“It is Black-led, and we’re gonna keep it that way,” Smalls says he would explain as people joined. ?“Once we have that understanding, we let them in. And they’ve been with us ever since. There’s loyalty, and there is trust. They’re family members.”

In summer 2020, Spence traveled from his home in New Jersey to the Manhattan protest outside Bezos’ penthouse. ?“We really only talked for about two minutes,” Spence says of his first time meeting Smalls. Nonetheless, Spence was quickly added to an organizer chat group. He is now the ALU’s vice president of membership.

“One of the signs of a good organizer is believing fundamentally that working-class people are smart and capable,” Spence says. ?“So building an organization where you tried to make everybody have a part in the democratic process, let everybody have a role in it?—?that’s going to be a successful organization of working-class people.”

That’s the same ethos that drew in Cassio Mendoza at the October 2020 rally outside of Bezos’ Beverly Hills home. 

A committed socialist and the son of a videographer with Unite Here Local 11, Mendoza was skeptical of staff-led organizing. He saw in Bryson and Palmer genuine rank-andfile leadership and was especially impressed that Palmer had flown to Los Angeles after finishing up a shift at Amazon. The Congress of Essential Workers ?“didn’t seem manufactured in any way,” Mendoza says. 

A Los Angeles native, Mendoza typically wears a blue L.A. Dodgers hat, loose black T?shirts and beige khakis?—?wardrobe choices that match his understated personality. Despite his attempts to fade into the background, Mendoza became a pivotal campaign organizer. By June 2021, he had packed up and moved to New York. He began working at Amazon a month later, with the intention of helping the organizing effort. 

But at that point, the labor fight was still solely about garnering more respect for workers, and the group mostly wanted to convene Amazon workers across the country for a national conference. ?“They didn’t even say the word ?‘union,’” Mendoza remembers of those early conversations. 

“The idea was to have us all come together under one banner,” Spence says.

As members of the Congress of Essential Workers began reaching out to other worker groups through social media, they learned that most didn’t have a real organizing presence inside Amazon. One exception was Amazonians United, a loose network of worker committees in the United States and Canada. That group’s organizing model is based on ?“solidarity unionism,” in which workers begin acting like a union without any official, government recognition.

The organizers on Staten Island opted for a different approach when they formed the Amazon Labor Union, although members of Amazonians United have lent support to the union drive at LDJ5.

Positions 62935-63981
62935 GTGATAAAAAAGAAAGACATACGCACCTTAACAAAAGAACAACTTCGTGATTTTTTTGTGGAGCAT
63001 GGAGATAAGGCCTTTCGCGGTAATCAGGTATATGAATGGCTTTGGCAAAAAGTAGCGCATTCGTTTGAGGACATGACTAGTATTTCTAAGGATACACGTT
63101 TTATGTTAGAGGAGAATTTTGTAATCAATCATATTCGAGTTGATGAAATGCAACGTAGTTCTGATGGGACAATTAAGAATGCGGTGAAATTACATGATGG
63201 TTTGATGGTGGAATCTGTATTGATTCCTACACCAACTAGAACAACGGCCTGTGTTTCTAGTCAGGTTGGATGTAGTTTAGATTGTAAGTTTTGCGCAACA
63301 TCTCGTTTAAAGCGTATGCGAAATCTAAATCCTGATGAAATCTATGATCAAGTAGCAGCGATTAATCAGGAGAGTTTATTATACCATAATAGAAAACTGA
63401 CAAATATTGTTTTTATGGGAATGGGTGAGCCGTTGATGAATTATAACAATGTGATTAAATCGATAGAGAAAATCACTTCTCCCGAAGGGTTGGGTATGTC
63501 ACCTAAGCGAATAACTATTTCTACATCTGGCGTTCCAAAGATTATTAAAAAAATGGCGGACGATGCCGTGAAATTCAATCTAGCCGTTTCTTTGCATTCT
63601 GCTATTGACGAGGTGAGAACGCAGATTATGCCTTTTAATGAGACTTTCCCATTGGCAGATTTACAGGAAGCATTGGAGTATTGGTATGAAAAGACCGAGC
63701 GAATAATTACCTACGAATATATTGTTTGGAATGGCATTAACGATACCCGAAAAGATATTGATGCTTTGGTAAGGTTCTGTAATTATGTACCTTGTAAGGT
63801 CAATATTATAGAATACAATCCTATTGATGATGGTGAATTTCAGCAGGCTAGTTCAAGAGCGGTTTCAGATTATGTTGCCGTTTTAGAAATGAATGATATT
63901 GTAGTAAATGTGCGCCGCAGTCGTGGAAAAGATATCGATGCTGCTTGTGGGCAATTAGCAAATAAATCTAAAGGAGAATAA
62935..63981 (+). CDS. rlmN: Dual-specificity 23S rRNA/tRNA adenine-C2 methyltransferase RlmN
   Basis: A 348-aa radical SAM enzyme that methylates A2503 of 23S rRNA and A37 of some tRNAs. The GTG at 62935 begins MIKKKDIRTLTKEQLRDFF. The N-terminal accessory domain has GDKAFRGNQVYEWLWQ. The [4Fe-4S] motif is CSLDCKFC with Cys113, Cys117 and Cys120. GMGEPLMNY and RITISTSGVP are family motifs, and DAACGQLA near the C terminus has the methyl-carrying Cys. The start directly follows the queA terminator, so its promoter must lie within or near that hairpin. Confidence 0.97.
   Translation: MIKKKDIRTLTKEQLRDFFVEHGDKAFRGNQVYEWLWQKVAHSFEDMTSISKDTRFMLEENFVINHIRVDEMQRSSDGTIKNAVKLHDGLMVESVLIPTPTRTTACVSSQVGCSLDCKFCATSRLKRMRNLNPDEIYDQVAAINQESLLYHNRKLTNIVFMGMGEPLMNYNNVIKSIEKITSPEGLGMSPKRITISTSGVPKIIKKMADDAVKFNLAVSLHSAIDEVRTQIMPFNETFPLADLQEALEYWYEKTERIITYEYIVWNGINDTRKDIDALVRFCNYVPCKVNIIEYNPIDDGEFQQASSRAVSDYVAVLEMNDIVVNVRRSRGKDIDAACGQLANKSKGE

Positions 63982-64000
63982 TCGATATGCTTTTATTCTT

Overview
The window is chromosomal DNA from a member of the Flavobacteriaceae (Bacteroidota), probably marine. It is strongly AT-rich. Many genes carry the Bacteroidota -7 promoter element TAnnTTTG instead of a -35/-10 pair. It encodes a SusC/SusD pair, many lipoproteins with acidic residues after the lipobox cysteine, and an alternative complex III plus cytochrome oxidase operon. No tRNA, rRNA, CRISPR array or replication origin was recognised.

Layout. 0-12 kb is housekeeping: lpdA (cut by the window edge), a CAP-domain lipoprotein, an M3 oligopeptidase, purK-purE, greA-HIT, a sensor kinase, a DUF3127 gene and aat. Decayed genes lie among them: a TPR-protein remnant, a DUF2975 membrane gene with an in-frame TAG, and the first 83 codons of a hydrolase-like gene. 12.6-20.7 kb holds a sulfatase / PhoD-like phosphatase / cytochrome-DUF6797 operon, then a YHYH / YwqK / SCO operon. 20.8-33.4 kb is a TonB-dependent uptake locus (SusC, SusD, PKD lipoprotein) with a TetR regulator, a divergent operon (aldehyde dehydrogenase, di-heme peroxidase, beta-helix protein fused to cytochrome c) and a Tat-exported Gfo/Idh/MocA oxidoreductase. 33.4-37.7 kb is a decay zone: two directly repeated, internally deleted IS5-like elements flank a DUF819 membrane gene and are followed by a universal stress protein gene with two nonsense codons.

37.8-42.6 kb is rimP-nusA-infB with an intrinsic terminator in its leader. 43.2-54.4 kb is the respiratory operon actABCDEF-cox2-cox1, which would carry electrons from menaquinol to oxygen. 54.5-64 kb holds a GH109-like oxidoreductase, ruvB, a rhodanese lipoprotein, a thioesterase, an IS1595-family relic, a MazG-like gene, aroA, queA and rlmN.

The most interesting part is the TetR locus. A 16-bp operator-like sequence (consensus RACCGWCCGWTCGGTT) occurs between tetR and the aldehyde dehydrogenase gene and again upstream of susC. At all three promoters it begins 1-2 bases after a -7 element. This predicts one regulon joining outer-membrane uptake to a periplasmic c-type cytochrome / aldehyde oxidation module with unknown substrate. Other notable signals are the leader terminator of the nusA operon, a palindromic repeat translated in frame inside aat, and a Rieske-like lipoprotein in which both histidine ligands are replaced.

Bryson had been a member of multiple New York City unions, including the Service Employees International Union Locals 32BJ and 1199, and the American Federation of State, County and Municipal Employees District Council 37. And Smalls had once been a Teamster before working at Amazon, leaving what he describes as ?“a bad contract.” 

While the Congress of Essential Workers at first resisted the idea of a formal union, that changed after the Retail, Wholesale and Department Store Union (RWDSU) lost its campaign to unionize an Amazon warehouse in Bessemer, Ala., in April 2021. (As of press time, the outcome of the second election in Bessemer is still pending.) Put off by RWDSU’s approach, which leaned on politicians and celebrities to gin up support among Amazon employees, Smalls and the other organizers thought they could do better.

“We know the ins and outs of the company,” Smalls explains. ?“Derrick is a six-year vet. I worked there for almost five years. Who better to lead the fight than us?”

As they discussed the idea of a new, independent union to keep workers in the driver’s seat, they looked for examples of other militant unions. Mendoza was especially inspired by William Z. Foster, a Communist organizer in the steel industry in the 1930s. Spence turned to Labor Law for the Rank & Filer from Daniel Gross and Staughton Lynd, and he distilled lessons from labor studies and copious online research into presentations for the organizing committee?—?including how to take on union-busting consultants on the shop floor. For language on inclusion, the group referenced Unite Here’s national constitution. For union democracy structures?—?including how union officers’ salaries should be pegged to the average wages of the union membership?—?they looked at the United Electrical Workers. 

“I’m my mom’s only child. I wasn’t gonna risk my life to work for this company.” — Jordan Flowers

All of these ideas would be reflected in ALU’s constitution. 

“Let’s combine the union model with the rank-and-file committee model,” Spence recalls discussing with Smalls. ?“Each building has a worker committee that is the main decision-making body of the union.” 

Ultimately, the group eschewed abstract theories and rigid methods and looked to workers to act.